A year and a half after the new Health and Safety at Work Act 2015 (HSWA) came into force on 4 April 2016, we have our first two decisions interpreting the new law.
WorkSafe New Zealand v Budget Plastics (New Zealand) Limited
In this case, a portion of a worker’s hand was amputated after it was caught in the auger of a plastic extrusion machine he was operating.
Among other things, the following were areas of concern for WorkSafe:
- The extrusion machine was insufficiently guarded because it was possible to reach the moving auger.
- The machine was not fitted with appropriately located emergency stop controls. The emergency stop was approximately two metres away.
- No adequate systems for identifying hazards were in place.
- There were no adequate safe operating procedures (SOPs) for the machine’s use.
- There were no adequate policies or processes in place for training workers in the safe use of the machine.
The Court placed significant reliance on the Australian/New Zealand standards for Safety of Machinery and noted WorkSafe has also published relevant factsheets and guidelines..
The Judge set the reparation at $37,500 for emotional harm, but did not comment on the consequences of the amputation to the victim, so that it is hard to glean the reasons for this level of reparation.
The Court set the fine at $100,000, noting the fine would have sat between $210,000 and $315,000. The Court declined to provide any detailed “sentencing guidelines”. In coming to this range the Judge commented on a number of factors that resulted in discounts including an early guilty plea, cooperation during the investigation, character and payment of reparation to the victim. It also took into account evidence that Budget Plastics could not afford a higher fine.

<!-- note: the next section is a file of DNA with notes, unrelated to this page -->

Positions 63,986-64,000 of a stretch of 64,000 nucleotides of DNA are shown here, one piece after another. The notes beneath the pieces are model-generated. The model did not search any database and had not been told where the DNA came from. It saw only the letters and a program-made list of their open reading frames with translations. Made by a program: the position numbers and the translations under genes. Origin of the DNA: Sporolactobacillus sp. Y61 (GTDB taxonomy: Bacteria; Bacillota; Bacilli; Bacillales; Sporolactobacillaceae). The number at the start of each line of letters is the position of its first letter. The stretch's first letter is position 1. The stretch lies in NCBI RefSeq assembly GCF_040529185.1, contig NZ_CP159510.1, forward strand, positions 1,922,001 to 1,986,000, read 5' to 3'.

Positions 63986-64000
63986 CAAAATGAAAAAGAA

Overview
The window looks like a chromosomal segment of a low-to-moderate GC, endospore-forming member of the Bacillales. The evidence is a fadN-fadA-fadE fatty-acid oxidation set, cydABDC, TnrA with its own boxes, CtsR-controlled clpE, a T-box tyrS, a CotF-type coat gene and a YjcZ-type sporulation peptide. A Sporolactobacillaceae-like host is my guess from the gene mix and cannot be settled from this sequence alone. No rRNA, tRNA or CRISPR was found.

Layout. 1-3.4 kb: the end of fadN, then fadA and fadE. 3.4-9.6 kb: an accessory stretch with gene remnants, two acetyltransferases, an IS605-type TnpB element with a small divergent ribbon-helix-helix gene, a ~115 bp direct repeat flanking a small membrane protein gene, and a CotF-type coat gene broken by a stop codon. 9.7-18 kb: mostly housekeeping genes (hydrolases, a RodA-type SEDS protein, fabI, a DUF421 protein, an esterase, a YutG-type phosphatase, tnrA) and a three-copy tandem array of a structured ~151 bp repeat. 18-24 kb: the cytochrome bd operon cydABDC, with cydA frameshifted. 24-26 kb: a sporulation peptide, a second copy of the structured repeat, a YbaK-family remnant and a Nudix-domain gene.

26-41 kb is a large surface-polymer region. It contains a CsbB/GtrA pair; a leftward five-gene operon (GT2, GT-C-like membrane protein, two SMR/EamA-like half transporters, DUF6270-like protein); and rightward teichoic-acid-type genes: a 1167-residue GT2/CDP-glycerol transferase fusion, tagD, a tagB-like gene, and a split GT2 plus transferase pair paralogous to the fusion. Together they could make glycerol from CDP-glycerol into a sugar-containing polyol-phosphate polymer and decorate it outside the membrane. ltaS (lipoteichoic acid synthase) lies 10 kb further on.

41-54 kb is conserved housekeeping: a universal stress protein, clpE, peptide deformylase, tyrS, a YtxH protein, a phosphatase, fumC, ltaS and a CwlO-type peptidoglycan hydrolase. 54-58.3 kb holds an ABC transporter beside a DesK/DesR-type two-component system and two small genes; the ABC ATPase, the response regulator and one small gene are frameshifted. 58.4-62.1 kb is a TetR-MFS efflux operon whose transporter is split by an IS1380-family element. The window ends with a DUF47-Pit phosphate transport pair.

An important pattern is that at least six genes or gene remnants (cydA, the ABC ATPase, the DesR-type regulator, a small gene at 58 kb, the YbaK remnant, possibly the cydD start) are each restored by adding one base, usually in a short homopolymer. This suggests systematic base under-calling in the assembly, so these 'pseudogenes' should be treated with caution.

Under the old legislation a case of guarding would have likely resulted in a fine between $30,000-$40,000 so in this case, we are seeing a six fold increase of this amount. This case is being appealed by WorkSafe, and we hope that the appellate court may provide us further guidance as to sentencing guidelines and starting points with fines being imposed.
WorkSafe New Zealand v Philip Benjamin Burrows
This case unusually involved prosecution against an individual as a sole trader rather than a company, and the injured person was a child, not a worker.
Mr Burrows trained horses and on this occasion, his son and his 10 year old friend (the victim) went with him to the stables. Mr Burrows was driving around the track wetting it down. The truck was moving at walking pace or less and Mr Burrows saw the boys off the truck running in the water at times and then jumping back on the truck. On the second lap Mr Burrows felt a bump, immediately stopped and found the victim lying on the track on his side. The victim’s mid-section had been run over by the right rear wheels of the truck. The victim spent a month in hospital with his injuries including fractures to his traverse lumbar, sacral alar, pelvis and ribs. He also suffered from a collapsed lung, diaphragmatic hernia and a renal laceration.
Mr Burrows was prosecuted for failing to ensure that no children or any other person, rode or jumped on or off the water truck while it was in use. The Judge said “to allow the victim and your son to ride on the truck as they did and to jump on and off, effectively unsupervised, was fraught with obvious risk…You had full control of the situation. The risks were obvious… you have a high level of culpability”.
When discussing the fine and reparation the Judge took into account Mr Burrows’ ability to pay, including that his business had traded at a small loss the previous year, and his personal net worth was $12,000.
$25,000 reparation was ordered to be paid to the victim in $5,000 increments per year. The Judge did not issue a fine on top of this because he concluded there was no ability to pay, and he was required to apply the means to pay to reparation first.
Both cases involved arguments regarding the financial capacity of the business or individual to meet the fine. Given the large increase in the possible maximum fines, it is likely we will see this regularly raised for small to medium sized businesses.
For any health and safety law queries, please contact us.
Disclaimer: We remind you that while this article provides commentary on employment law and health and safety topics, it should not be used as a substitute for legal or professional advice for specific situations. Please seek legal advice from your lawyer for any questions specific to your workplace.